- to get to some functions required a lot of swipe interaction
- swiping many times led to user mistakes, requiring to swipe back
- the navigation was not expandable; as more functions would be added, usability would become worse
We couldn’t accept these flaws and decided to postpone the launch date in order to improve the navigation scheme.
I came up with two new interaction concepts.
Concept 1. Watch face is the default home screen, the touch button is Back.
Concept 2. There is no home screen. The watch face is a function as any other. The touch button toggles menu no matter what function is active.
After review, everyone agreed that a smartwatch is first of all a watch, thus we chose the first concept.
We removed the settings submenu to simplify navigation even further. Setting screens were replaced with toggle buttons in the menu. If too many functions were added, we could re-add submenus.
During one of our testing iterations we found that users would touch the Back button more times than needed, and they would turn the menu on and off multiple times after returning to the home screen. To prevent this, I changed the interaction to open the menu only when pressing the screen.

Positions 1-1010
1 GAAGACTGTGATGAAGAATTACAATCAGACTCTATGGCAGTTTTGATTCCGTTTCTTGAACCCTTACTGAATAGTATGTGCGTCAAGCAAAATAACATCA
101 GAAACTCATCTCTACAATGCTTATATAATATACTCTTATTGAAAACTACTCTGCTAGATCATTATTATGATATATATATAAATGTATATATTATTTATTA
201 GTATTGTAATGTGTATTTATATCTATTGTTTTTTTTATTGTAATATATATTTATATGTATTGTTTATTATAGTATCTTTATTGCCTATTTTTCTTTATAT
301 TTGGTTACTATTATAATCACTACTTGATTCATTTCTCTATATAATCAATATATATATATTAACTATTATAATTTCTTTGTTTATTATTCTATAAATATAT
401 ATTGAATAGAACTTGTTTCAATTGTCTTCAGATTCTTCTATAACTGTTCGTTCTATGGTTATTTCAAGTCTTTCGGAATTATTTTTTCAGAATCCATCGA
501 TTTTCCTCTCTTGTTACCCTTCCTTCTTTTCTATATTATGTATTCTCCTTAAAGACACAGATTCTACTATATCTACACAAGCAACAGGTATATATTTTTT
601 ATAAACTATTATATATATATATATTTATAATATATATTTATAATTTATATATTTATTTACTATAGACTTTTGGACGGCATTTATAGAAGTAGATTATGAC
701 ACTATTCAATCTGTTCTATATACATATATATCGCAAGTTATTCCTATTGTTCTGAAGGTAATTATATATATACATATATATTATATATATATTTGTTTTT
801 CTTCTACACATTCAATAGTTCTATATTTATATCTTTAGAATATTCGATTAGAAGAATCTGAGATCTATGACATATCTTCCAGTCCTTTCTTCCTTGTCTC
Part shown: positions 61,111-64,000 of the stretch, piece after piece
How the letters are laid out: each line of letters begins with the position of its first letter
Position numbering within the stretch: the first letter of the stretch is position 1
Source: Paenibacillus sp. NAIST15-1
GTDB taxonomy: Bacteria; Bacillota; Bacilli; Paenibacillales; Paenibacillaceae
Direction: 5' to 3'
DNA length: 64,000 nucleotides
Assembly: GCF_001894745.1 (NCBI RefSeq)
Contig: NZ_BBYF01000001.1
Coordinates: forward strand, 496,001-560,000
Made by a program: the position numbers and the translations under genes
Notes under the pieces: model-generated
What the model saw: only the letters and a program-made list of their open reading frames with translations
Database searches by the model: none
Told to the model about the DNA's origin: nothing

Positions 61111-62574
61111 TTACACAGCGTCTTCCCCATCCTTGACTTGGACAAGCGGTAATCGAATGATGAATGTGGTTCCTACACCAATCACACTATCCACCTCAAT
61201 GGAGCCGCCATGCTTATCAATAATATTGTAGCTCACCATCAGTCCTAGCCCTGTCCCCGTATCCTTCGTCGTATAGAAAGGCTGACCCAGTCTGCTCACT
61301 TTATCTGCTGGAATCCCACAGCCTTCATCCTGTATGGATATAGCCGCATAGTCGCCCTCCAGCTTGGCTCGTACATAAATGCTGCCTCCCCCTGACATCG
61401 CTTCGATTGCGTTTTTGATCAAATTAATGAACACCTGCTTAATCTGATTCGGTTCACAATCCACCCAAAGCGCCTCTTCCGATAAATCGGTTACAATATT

Does it look too simple? The goal was to make it as simple as possible, to facilitate our target audience. I thought out more cool features and interactions, but can’t show them as we’re still exploring possibilities for future versions.
The main navigation scheme was decided, but how would the menu work?
We still wanted to reduce user mistakes within the small screen. We determined the minimum touch area size for first tier functions, and decided four buttons was the optimal number of items supported by the screen. Menu proposals were:
We decided option 1 was the most usable and didn’t interfere with notifications. Below in the Visual Design part you can find our exploration.
The outer shape was square to make icons look as big as possible, the inner shape was circular and visually corresponded with the function. Tapping a function would zoom in on the button, transforming the icon into a fullscreen function.
Also we explored the idea of having “live” menu icons, so that user could check weather and daily activity progress without entering the function. However, this would affect performance when opening the menu and complicate things a lot.